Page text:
PSA2016: The 25th Biennial Meeting of the Philosophy of Science Association

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Establishing causal claims in medicine

Russo and Williamson (2007) maintain that, in order to establish a causal claim in medicine, one normally needs to establish both that the putative cause and putative effect are appropriately correlated and that there is some underlying mechanism that can account for this correlation. I argue that, although this thesis conflicts with the tenets of contemporary evidence-based medicine (EBM), it offers a better causal epistemology than that provided by EBM because it better explains two key aspects of causal discovery. First, it better explains the role of clinical trials in establishing causal claims. Second, it provides a better account of the logic of extrapolation.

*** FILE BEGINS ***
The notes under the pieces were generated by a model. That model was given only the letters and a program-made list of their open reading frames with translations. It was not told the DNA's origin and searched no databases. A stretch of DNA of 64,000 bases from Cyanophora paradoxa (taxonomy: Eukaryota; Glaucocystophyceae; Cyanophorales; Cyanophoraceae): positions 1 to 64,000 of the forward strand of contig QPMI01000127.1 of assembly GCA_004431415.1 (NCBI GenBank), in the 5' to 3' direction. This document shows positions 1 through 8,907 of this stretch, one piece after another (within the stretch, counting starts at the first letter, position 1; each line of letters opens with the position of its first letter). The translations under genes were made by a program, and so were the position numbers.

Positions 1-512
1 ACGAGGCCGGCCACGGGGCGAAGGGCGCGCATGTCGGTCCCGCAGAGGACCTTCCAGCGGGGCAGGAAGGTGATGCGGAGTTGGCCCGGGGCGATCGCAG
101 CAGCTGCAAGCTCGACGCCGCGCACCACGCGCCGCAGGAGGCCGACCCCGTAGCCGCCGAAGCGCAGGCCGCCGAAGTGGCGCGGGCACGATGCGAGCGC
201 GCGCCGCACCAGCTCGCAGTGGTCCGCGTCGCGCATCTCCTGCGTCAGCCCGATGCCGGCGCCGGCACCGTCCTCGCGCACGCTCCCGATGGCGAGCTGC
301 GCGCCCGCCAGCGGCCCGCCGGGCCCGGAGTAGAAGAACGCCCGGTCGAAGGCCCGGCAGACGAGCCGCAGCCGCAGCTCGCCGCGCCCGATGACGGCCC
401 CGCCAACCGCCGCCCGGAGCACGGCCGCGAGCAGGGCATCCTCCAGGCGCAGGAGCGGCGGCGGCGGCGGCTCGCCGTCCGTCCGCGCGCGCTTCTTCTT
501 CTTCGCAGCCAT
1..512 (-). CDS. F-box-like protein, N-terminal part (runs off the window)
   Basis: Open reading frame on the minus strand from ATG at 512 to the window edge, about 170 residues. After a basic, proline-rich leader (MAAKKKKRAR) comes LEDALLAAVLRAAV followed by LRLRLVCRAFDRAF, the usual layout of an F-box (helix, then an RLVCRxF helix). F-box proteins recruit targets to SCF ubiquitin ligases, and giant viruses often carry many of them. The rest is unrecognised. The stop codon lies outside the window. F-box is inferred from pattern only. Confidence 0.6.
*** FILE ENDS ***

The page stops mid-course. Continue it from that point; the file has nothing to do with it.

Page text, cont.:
Author Information:

Jon Williamson    
University of Kent


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